“Djibouti is a land almost frozen in time, with camel herders, nomadic families and wildlife roaming its lands. Its Islamic traditions are seen in its architecture and it is fringed with a long red sea coastline. It is a remote holiday destination, but the adventurer can enjoy a real experience into a little changed way of life.”
Camel Trekking - One of the best ways to get to know the people, villages, customs and topography of such a gripping country is by taking a camel trekking tour. This tour differs slightly from the “Trekking” you can do, as a camel trekking tour can last less than a day to several days. Plus, you can ride on top or walk along with the camel at your convenience (A trekking tour means that you hike the whole way.). Moreover, a camel trekking tour of Djibouti gives you an opportunity to see a country the way people have always lived, like a nomad.
Walking and Trekking - Unlike trekking in other countries, camels are used to carry most of your gear and it is a memorable experience—a camel trek through remote valleys and over undulating hillocks of stone and sand and rock. One of the longest treks last seven days and covers around 130 km. Most treks start off at Lac Abbe near to the Ethiopian border. You’ll have chance encounters with flamingo, ibis, pelicans, and bones of long-dead elephants, antelope, hippos and fish. Most walkers who go all the way end up near Lake Assal at Oued Kalou, a riverbed long ago dried by the sun. The journey ends at the deepest point below sea level in Africa at -155 meters. This area is where the huge African Rift Valley begins, making its way through places like Kenya, Ethiopia, to Lake Tanganyika and Lake Malawi.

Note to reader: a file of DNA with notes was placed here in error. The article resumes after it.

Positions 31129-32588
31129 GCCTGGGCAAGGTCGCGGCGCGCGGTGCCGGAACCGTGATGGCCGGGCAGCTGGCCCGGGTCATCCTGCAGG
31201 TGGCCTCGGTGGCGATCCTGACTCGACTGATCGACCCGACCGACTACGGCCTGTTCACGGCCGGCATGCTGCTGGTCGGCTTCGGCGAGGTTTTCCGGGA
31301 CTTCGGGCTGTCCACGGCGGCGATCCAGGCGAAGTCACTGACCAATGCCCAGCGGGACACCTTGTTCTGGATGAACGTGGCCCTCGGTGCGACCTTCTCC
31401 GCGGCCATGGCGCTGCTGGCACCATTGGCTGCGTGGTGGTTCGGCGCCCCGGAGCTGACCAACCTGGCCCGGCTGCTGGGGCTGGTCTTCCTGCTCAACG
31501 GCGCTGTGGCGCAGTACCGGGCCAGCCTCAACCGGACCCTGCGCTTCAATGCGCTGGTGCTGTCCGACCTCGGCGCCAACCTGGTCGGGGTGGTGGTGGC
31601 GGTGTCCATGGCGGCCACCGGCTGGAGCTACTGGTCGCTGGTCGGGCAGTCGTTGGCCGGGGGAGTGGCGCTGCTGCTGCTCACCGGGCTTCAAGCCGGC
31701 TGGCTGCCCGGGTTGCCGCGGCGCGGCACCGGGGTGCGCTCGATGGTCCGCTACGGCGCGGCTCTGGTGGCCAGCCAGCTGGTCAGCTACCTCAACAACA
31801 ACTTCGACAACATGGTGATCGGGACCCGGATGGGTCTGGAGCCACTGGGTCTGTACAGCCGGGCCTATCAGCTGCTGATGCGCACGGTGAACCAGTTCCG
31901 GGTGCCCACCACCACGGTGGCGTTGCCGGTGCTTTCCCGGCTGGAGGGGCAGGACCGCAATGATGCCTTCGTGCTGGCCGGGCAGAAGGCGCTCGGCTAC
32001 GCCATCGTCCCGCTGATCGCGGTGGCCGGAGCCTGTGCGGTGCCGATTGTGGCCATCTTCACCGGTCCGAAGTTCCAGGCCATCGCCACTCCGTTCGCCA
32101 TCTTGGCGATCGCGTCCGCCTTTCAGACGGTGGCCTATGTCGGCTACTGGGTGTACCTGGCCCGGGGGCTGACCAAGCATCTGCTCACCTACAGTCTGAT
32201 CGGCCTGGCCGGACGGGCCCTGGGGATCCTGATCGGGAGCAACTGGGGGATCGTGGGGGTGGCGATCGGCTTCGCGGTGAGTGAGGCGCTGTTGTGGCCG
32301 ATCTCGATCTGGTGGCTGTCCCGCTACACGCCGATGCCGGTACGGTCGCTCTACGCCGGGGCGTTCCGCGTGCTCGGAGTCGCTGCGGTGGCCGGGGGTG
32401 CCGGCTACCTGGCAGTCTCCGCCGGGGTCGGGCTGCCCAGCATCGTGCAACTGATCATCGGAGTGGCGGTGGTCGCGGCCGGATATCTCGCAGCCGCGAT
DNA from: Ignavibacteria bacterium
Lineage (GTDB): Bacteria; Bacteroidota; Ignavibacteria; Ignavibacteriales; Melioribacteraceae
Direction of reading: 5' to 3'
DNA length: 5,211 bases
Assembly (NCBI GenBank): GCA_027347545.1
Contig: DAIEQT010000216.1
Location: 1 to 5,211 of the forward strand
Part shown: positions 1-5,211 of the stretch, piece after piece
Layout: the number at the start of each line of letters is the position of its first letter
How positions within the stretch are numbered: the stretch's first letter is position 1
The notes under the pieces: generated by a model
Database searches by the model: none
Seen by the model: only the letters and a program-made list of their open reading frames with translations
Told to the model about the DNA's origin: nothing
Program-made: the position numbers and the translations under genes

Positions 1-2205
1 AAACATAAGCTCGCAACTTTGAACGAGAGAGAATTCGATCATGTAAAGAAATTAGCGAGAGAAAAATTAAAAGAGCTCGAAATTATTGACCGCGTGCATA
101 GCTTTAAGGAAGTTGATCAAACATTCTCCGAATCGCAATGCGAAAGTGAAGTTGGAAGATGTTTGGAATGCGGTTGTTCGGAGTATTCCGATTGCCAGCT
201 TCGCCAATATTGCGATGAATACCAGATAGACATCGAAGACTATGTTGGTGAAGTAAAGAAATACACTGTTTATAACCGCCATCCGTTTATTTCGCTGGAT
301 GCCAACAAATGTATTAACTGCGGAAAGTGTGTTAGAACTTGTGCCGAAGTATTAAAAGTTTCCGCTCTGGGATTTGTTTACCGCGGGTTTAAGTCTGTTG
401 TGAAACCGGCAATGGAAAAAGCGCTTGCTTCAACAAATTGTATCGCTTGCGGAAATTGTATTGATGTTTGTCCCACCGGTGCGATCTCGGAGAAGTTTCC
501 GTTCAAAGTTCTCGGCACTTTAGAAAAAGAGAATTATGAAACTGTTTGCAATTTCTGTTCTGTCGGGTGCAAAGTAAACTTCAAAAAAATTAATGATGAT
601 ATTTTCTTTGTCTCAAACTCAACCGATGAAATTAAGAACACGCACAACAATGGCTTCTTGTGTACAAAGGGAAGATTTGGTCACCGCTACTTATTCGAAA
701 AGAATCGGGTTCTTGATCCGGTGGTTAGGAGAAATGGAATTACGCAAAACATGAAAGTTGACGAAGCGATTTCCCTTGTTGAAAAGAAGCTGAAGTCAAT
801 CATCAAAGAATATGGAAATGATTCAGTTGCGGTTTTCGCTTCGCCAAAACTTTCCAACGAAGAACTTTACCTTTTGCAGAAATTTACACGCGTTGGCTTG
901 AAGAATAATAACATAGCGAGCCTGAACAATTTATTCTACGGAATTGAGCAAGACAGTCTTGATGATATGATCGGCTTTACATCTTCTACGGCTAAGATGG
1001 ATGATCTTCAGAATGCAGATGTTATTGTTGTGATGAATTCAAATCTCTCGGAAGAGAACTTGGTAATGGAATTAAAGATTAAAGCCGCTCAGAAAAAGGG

Mountain Biking - A mountain biking excursion near Lake Abbe will offer some of the best chances to see wildlife, from flamingos and pelicans. It’s also home to the famous talked-about steaming chimneys, natural formations that steam endlessly and naturally. The riding here can be rough, but there are plenty of camel- and footpaths to follow where there are more pebbles than large stones. Some of the easier rides include loops near the Red Sea. Additionally, guided rides to the Goda Mountains National Park are becoming possible, but all of this will have to be arranged by a tour operator before you come. Most of the time, guides are compulsory.
Diving & Water Activities - Probably the best spot for diving and snorkelling is the Gulf of Tadjoura. Other parts of the Red Sea offer great underwater views, but you should arrange your tour to take place when the water is clear and opens free of sediment, around September to May. Other tourists prefer to stay on top of the water and go windsurfing and waterskiing at almost anytime of the year.
You’ll never have to worry about too much rainfall. The annual rainfall is around 150 mm! The temps are hottest in June till August with dusty Khamsin winds. October till April is cooler and has more chance for rain.
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